Saturday, July 02, 2011

























































Chez Panisse: My secret birthday survival kit
(Originally published in the Berkeley Daily Planet)

I used to REALLY dread July, that time of year when my birthday always comes around. When I was a kid, my big sister Ann used to get all huffy because I was getting all the attention because I was cuter than her and she would make my life miserable. And then when I started getting older -- well, that's the point. I got older.

Then one year my former boss Robert Treuhaft took me to dinner at Chez Panisse on my birthday and everything suddenly changed. My birthday suddenly became important and special.

Not only was the Chez Panisse dining experience magical for someone like me who could barely afford a night out at Brennan's, but Bob also kept me regaled with stories from his past life when he was an attorney for the Berkeley Free Speech Movement, worked for FDR in Washington DC during World War II, helped write his wife's pivotal book, "The American Way of Death," was knee-deep in the 1960s civil rights movement -- and had a whole bunch of other stories too. He even knew Alice Waters.

"The night that Sproul Hall was surrounded by police," Bob told me, "and Mario Savio made his famous speech against being part of the academic machine that was grinding him down, my wife [Jessica Mitford] and I were at home playing Boggle when someone called to see if I could come down and represent the students being arrested...."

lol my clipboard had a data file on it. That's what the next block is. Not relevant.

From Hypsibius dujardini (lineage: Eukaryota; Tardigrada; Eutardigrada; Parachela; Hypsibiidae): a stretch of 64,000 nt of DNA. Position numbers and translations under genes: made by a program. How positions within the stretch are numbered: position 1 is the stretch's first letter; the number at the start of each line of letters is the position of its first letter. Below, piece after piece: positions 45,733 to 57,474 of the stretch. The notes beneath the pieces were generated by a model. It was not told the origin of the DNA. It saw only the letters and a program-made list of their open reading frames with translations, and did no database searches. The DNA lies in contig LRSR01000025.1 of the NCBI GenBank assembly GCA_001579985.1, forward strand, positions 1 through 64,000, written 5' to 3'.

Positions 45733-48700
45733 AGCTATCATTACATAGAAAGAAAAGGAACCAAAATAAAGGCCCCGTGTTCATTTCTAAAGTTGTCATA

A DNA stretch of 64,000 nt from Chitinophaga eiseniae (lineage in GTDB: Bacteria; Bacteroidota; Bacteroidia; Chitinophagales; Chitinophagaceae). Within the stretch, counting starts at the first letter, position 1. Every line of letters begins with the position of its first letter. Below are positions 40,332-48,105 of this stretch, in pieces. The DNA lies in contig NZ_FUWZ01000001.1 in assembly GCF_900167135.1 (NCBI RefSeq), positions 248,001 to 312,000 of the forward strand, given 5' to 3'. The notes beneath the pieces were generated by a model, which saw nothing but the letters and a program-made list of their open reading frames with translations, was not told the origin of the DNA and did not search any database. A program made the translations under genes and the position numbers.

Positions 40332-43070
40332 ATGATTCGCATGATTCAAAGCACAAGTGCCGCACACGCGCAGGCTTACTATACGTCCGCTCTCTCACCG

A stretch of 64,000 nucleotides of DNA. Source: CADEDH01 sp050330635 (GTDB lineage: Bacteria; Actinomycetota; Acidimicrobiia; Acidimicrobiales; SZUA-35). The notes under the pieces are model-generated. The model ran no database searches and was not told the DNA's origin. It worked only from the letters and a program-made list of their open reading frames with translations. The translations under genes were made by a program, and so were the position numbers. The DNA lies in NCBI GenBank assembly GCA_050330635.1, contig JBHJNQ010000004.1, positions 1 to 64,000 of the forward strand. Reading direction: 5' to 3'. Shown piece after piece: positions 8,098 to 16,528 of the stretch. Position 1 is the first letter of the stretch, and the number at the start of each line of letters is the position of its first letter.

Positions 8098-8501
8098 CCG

I just Googled Mario's famous 1964 speech, BTW. Here it is. And what he said is still relevant today -- even much more relevant in fact. "There is a time when the operation of the machine becomes so odious, makes you so sick at heart, that you can't take part; you can't even passively take part, and you've got to put your bodies upon the gears and upon the wheels, upon the levers, upon all the apparatus, and you've got to make it stop. And you've got to indicate to the people who run it, to the people who own it, that unless you're free, the machine will be prevented from working at all!"

So, anyway, Bob got me started in the habit of not dreading my birthdays any more but, rather, beginning to look forward to them instead. So now I save up my money all year long and then when my birthday arrives every year, I am THERE.

At Chez Panisse.
My son Joe couldn't make it this year because he was still working as a sound mixer on Leah Meyerhoff's new Berkeley-based movie, "Unicorns". I think they were out filming a scene in Orinda that night. So I asked Tanya Simmons to come with us instead. Tanya used to live next door to me down on Tenth Street back in the 1970s and she was like a daughter to me so she fit right in. And then of course my daughter Ashley and her fiance Hugo also came along.

First course? A raspberry aperitif and lobster on toast. Followed by hand-rolled spinach pasta filled with ricotta cheese. Yummers. Then we had rib-eye steak and salad and some sort of fabulous cream puff all vered with blackberries for dessert.

Then our waiter asked me if I wanted a tour of the kitchen. Oh yeah! So I got to see Chez Panisse's whole back-stage operation up close and personal, a Berkeley-foodie-wannabe's dream come true.

And then the bill came. Yikes!

But was it worth it? Yes and no.
A wonderful evening spent being pampered at Chez Panisse while hanging out with one's wonderful family and making one's birthday not seem so bad? Yes Yes Yes! Spending enough money to have supported an orphan in war-torn Afghanistan or Palestine for a year or giving one dollar apiece to over 400 homeless people in Berkeley and thus working my way into Heaven instead of just wallowing in indulgence? No No No.

"Wonder what they will have on the menu next year?" I asked Ashley. Next year I will be turning the big Seven-Ohh.

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